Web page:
• We first easily check that a Gamma(4,0.04) probability distribution has a mean equal to $100 and standard deviation $50.

  • Let’s write first the mathematical model. Let \(Y_i, i=1,\ldots,I\) is the sequence of i.i.d random variables representing the cost of each reparation.

  • If we make \(M\) reparations the total cost of them can be represented by \[ \displaystyle\sum_{i=1}^M Y_i <1000\]

  • Since the average of each reparation is $100, assume that the maximum of the reparations cannot exceed 20. Thus, we can choose \(I=20.\)

  • Here’s the OpenBUGS code:

  for(i in 1:20) {
    Y[i] ~ dgamma(4,0.04)
  cum[1] <- Y[1]
  for(i in 2:20) {
    cum[i] <- cum[i-1]+Y[i]
  for(i in 1:20) {
    cum.step[i] <- i*step(1000- cum[i])
  number <- rank(cum.step[],20) ## le maximum dans cum.step
  P <- step(number-12)
  • Notice that we’ve utilized the function rank. Indeed, rank can be used as follows: rank(v,s), where v is a vector and s is a real number. rank will compute the number of components in v less than or equal to s.

Using now R2OpenBUGS, Binomial Model

  • We flip two coins 86 times. For the first coin, we obtain heads 83 times, and for the second, we obtain heads 72 times. Can we compare the probability of obtaining heads between these two coins?

  • Let’s first write the statistical model of this experience:

\[Y_1\sim\mbox{Binom}(86,p_1)\] and \[Y_2\sim\mbox{Binom}(86,p_2)\] Where \(Y_1\) and \(Y_2\) are the number of heads for each coin when it’s flipped 86 times. The data then is \((y_1,y_2)=(83,72)\)

  • Then unknown parameters in our model is the couple \((p_1,p_2)\in[0,1]^2\). We would like to use a Bayesian approach to estimate the posterior distribution of the difference: \[\delta=p_1-p_2\]

  • To do that, we will consider a uniform probability distribution on \([0,1]\) for both \(p_1\) and \(p_2\).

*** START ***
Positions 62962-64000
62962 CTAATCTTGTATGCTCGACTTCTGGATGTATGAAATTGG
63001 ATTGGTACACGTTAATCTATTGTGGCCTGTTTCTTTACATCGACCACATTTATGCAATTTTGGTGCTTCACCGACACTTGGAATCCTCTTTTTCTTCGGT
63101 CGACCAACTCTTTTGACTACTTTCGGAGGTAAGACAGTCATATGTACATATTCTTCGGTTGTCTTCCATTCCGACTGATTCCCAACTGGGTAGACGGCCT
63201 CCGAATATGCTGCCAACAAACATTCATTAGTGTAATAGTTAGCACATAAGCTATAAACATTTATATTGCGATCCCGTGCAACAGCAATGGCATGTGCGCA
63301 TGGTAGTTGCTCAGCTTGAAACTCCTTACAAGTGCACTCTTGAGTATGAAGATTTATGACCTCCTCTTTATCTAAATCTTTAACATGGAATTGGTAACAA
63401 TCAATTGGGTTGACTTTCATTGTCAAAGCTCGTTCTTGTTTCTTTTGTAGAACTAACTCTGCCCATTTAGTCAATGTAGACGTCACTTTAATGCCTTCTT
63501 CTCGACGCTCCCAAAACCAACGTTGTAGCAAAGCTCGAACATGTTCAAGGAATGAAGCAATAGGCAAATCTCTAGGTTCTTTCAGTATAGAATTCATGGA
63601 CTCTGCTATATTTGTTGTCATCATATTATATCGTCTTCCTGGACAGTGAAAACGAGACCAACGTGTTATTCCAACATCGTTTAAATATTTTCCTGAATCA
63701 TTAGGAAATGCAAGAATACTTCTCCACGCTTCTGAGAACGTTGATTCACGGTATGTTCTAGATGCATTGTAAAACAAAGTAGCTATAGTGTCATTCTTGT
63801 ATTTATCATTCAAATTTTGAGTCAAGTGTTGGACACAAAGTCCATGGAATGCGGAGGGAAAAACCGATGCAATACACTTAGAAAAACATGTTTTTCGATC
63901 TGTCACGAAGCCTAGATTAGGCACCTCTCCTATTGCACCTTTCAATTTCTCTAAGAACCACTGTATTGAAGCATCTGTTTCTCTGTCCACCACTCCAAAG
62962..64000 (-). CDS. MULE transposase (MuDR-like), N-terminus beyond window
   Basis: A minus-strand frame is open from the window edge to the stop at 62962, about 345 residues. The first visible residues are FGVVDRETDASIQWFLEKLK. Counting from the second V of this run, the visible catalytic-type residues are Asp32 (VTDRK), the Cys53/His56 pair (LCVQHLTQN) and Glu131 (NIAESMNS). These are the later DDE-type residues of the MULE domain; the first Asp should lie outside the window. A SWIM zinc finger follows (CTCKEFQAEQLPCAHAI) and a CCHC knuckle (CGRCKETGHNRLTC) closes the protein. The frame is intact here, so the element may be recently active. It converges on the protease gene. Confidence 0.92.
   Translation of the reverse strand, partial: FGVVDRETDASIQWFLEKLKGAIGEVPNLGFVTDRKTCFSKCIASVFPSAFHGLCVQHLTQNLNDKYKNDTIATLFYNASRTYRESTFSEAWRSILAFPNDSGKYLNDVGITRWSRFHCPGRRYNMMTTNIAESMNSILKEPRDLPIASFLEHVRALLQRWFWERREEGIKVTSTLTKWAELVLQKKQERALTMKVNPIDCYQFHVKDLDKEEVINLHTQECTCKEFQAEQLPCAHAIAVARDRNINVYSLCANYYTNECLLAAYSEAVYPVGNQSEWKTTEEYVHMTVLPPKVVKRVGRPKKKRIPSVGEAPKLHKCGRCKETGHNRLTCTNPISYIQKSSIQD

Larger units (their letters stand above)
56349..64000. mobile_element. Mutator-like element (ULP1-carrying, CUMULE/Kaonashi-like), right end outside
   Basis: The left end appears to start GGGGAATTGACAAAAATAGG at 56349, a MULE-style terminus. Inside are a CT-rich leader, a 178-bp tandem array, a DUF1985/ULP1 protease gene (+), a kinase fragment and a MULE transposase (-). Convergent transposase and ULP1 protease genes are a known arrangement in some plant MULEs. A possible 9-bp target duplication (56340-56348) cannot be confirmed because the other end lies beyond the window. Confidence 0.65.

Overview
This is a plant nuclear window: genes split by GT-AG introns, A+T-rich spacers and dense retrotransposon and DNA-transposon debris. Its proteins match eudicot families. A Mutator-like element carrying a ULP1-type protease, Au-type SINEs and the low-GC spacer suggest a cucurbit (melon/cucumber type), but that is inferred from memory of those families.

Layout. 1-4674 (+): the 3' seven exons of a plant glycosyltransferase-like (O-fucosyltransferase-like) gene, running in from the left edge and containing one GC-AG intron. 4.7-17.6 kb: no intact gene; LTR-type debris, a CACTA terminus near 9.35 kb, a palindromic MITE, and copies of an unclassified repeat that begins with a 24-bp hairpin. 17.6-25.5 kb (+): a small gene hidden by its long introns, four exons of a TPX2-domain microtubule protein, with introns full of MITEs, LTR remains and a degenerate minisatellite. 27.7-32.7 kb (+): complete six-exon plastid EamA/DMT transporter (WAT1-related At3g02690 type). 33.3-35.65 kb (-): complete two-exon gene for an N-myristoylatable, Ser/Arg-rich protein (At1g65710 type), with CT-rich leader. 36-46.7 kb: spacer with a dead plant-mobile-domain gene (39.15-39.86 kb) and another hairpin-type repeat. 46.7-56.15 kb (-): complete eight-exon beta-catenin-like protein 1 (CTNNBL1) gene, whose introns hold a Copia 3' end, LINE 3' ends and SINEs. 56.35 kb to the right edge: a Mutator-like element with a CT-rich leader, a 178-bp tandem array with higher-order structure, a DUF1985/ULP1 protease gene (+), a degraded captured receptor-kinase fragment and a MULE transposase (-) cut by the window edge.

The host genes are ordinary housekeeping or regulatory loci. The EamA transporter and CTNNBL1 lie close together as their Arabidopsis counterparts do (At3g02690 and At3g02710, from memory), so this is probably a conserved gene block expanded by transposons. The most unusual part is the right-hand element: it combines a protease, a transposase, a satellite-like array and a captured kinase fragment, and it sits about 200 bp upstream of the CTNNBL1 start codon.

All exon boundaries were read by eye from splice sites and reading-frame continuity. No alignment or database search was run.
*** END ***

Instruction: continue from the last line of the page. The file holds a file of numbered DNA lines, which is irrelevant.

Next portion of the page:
• We are then able to write the BUGS code

  for(i in 1:2){
    r[i] ~ dbin(p[i],n[i])
  for (i in 1:2){ p[i] ~ dunif(0,1)}
  delta <- p[1] - p[2]
  • Let’s now show how to use the package R2OpenBUGS to perform a Bayesian analysis of this problem.

  • • First things to ensure are that:

    1. OpenBUGS is installed in your computer
    2. Install also from the CRAN the R2OpenBUGS
  • You can now use this code to write your BUGS code in a txt file:

  for(i in 1:2){
    y[i] ~ dbin(p[i],n[i])
  for (i in 1:2){ p[i] ~ dunif(0,1)}
  delta <- p[1] - p[2]
  • Write an R function that can be used to initialize the Markov Chain
  • We should specify which parameters have to be estimated:
params <- c('p','delta')
  • The data
  • Now, you can run the Markov Chain and get a simulation of the posterior distribution of the couple \((p_1,p_2)\)
outBinom <-bugs(donnees,inits,params,filename,codaPkg=F,
                n.thin =1, n.iter=1000,debug=F,
                n.chains = 1,
OpenBUGS.pgm="/Users/dhafermalouche/.wine/drive_c/Program Files (x86)/OpenBUGS/OpenBUGS323/OpenBUGS.exe"
outBinom <-bugs(data,inits,params,filename,codaPkg=F,
                n.thin =1, n.iter=1000,debug=F,
                n.chains = 1,,
                OpenBUGS.pgm=OpenBUGS.pgm, useWINE=T)

where OpenBUGS.pgm is a variable in R that defines the path of the OpenBUGS software.

  • The result is then
> outBinom
## Inference for Bugs model at "exBinom.txt", 
## Current: 1 chains, each with 1000 iterations (first 500 discarded)
## Cumulative: n.sims = 500 iterations saved
##          mean  sd 2.5% 25% 50%  75% 97.5%
## p[1]      1.0 0.0  0.9 0.9 1.0  1.0   1.0
## p[2]      0.8 0.0  0.7 0.8 0.8  0.9   0.9
## delta     0.1 0.0  0.0 0.1 0.1  0.2   0.2
## deviance  9.3 2.1  7.3 7.9 8.7 10.0  14.9
## DIC info (using the rule, pD = Dbar-Dhat)
## pD = 1.7 and DIC = 11.0
## DIC is an estimate of expected predictive error (lower deviance is better).